These arbitrary limits fail to cover all costs necessary to provide high quality patient care. Specifically, the measure requires community dialysis clinics to issue annual rebates to private health insurance companies if any fee for treatment exceeds 115% of what the initiative defines as “patient care services costs”. Nothing in the initiative requires one dollar of these potential rebates to be passed along to consumers.
The proposition’s definition of “patient care services costs” prohibits clinics from billing insurance companies for many necessary costs for operating a clinic, including some of those required by the Centers for Medicare & Medicaid Services. This definition excludes:
If payments from health insurers do not cover clinic operating costs, clinics will likely be forced to make changes to operations, including cutbacks in clinic services and clinic closures.
Dialysis patients need treatment three days a week, for three to four hours at a time to survive. With demand for dialysis growing at about five percent a year in California, patients already have difficulty finding appointment times convenient and close to home. This proposition would result in clinic closures, and cutbacks in services forcing patients to travel further distances or seek treatment in a hospital, increasing the likelihood that they might miss a treatment. Research shows that missing even one dialysis appointment increases the risk of death for dialysis patients by 30%.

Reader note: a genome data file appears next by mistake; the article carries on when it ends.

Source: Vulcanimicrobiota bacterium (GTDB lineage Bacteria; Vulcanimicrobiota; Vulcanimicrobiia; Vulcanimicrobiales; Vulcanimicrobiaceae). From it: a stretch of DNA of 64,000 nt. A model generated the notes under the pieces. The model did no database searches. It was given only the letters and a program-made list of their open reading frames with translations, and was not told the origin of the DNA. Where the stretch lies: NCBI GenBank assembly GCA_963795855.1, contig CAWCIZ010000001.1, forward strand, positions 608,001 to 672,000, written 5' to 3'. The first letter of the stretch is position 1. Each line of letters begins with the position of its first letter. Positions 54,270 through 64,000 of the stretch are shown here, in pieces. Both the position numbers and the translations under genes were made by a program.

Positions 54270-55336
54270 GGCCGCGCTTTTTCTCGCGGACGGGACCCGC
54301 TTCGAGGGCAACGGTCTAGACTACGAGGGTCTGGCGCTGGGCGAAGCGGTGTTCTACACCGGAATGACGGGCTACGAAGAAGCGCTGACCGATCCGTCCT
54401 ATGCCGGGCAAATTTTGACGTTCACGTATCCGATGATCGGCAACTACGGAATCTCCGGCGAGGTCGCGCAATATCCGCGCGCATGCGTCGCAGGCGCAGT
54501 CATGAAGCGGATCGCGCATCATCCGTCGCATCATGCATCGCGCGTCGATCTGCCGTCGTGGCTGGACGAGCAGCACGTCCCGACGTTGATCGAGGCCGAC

The proposition disproportionately harms dialysis patients in poor, disadvantaged and rural communities where dialysis clinics already struggle to stay open.
For many patients, family members are their lifeline, taking them to and from dialysis treatment. Forcing farther travel for treatment could cause significant disruption to patients and their families.
When dialysis clinics shut down, more patients would seek treatment in the more expensive hospital setting or suffer severe complications from missing treatment, ending up in hospital emergency rooms. That means more ER and hospital overcrowding, and potentially hundreds of millions of dollars in higher costs for Medi-Cal and Medicare to treat dialysis patients – and higher costs for taxpayers.